Astra GTE 16v: proof that Vauxhall did it their way
Remember 80's hot hatches? Well, despite rivals' efforts, the Volkswagen Golf GTi 16 Valve was the reigning king.
That was until Vauxhall came along with the infamous 'red top' 2.0-litre C20XE 16-valve engine for the Astra GTE, that packed 150bhp.
The Astra GTE MK2 was originally launched back in 1984 and got off to a good start by looking far more modern than its German rival - with a class-leading drag co-efficient of 0.31.
The curvy styling with the integrated rear spoiler and deeper front and rear aprons just shout 'steal me', so it's no wonder that the MK2 Astra was once the second most stolen car in its time.
It was a shame then, that it was originally powered by the weedy 115bhp 1.8-litre four-cylinder. This was upped to a gutsier 124bhp with the fitment of a 2.0-litre eight-valve, but it was still a little way behind the Golf GTi 16v's 127bhp.
Then in 1988, the GTE got the powerplant that those looks really deserved and at the recent Astra GTC launch I had a chance to have a go.
Considering hot hatches during the 80's were particularly extrovert, the Astra's transformation from eight to 16v is actually quite subtle. In fact, the only way of distinguishing between the two cars are the 16v badges on the front and rear of the car.
Inside, despite the upright dashboard, the Astra still feels surprisingly modern. The driving position is comfortable, the Recaro sports seats supportive, the three-spoke steering wheel good to hold and even the steering column adjusts for rake.
There's also lots of reasonably modern equipment including a tilt and slide sunroof, plus electric windows and mirrors.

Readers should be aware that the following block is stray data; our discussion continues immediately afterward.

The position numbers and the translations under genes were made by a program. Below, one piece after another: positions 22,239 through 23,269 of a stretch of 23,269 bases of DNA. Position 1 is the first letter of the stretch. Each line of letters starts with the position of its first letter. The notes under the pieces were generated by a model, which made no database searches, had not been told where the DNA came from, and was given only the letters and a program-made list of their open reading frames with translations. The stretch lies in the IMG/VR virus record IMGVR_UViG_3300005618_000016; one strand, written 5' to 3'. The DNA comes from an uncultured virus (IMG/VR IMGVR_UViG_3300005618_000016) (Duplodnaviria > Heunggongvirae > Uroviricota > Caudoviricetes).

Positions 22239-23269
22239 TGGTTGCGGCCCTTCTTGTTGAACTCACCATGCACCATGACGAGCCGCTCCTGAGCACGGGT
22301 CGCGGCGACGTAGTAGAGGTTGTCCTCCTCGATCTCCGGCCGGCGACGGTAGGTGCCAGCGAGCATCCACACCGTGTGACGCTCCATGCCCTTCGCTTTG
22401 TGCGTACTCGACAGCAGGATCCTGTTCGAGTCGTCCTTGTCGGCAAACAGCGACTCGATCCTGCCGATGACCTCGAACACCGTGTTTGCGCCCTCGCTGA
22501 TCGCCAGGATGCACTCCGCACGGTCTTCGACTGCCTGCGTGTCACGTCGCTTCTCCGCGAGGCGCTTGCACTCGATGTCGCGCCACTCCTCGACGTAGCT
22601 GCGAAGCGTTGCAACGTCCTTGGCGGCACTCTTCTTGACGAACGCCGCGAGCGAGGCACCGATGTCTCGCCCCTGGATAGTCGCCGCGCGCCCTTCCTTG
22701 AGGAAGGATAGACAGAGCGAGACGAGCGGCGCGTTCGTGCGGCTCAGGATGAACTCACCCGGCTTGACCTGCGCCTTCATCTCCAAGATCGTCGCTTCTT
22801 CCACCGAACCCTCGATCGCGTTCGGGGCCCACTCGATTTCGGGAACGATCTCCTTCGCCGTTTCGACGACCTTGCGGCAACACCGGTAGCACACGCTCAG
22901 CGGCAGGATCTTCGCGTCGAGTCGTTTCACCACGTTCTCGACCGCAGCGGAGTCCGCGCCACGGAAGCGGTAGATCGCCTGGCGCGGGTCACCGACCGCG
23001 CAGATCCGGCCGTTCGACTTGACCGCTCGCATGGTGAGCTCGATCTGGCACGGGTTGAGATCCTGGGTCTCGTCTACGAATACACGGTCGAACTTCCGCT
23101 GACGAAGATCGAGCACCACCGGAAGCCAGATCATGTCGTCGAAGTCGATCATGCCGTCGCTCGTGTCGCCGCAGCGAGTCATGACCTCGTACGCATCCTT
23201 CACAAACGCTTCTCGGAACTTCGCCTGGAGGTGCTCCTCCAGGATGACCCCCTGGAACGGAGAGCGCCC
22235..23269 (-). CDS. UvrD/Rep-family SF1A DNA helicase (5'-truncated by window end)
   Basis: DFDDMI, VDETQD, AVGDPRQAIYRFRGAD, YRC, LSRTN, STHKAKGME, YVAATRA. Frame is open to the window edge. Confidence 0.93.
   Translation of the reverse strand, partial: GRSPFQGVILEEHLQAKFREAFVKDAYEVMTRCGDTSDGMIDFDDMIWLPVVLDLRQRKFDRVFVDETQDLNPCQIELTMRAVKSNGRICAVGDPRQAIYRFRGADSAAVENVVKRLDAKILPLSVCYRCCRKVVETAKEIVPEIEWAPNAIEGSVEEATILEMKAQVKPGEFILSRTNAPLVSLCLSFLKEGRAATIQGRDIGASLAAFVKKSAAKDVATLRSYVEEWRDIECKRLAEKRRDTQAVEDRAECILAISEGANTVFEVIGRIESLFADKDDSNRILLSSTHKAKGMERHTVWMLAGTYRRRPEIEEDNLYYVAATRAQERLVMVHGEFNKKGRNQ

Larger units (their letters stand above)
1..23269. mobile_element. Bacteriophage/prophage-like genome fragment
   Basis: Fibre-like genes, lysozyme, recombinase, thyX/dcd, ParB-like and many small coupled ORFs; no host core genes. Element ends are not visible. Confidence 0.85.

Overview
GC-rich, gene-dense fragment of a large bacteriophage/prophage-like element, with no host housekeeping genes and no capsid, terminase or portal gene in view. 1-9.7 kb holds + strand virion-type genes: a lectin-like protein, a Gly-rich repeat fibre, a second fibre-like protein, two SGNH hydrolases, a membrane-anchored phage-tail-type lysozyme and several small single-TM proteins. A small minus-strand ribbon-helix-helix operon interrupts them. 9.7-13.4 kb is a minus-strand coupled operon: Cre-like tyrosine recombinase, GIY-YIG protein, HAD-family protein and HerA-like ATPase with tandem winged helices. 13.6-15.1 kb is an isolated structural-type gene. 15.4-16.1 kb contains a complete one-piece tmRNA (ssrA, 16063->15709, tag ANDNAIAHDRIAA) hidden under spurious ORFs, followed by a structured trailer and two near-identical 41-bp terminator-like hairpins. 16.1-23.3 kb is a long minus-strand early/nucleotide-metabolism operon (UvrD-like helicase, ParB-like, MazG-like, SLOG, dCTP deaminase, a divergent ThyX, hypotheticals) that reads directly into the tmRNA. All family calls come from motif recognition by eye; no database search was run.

In fact, the big giveaways to this car's age are electronic LCD instruments, the hilariously overcomplicated immobiliser and the velour trim.
This Astra GTE 16v, part of the Vauxhall's Heritage fleet, has to be the best of a dying breed. I mean, when did you last see one as good as this?
Even after 23 years, this 34,000 mile car felt particularly sprightly, that's almost too prone to wheelspin all that power away. Press on, and above 4,000rpm this engine really comes alive. Giving all the seemingly intact 150bhp progessively through the gears.
Which brings me nicely to the Astra's five-speed manual transmission; it doesn't have the sweetest of changes, but it seems to be well matched to the engine.
Even the brakes feel the measure of the performance of this car.
Cornering-wise, there's more body roll and it handles less predictably than a modern hot hatch. Still, there's plenty of grip and the only part of this car that stops you from pushing harder is the lack of feel from the steering.
So, whilst the Astra GTE 16v might lack the finesse of the Golf GTi 16v and its image brash, I think that's part of its appeal. The engine is also a gem and an unmodified example definitely deserves its place in hot hatch history.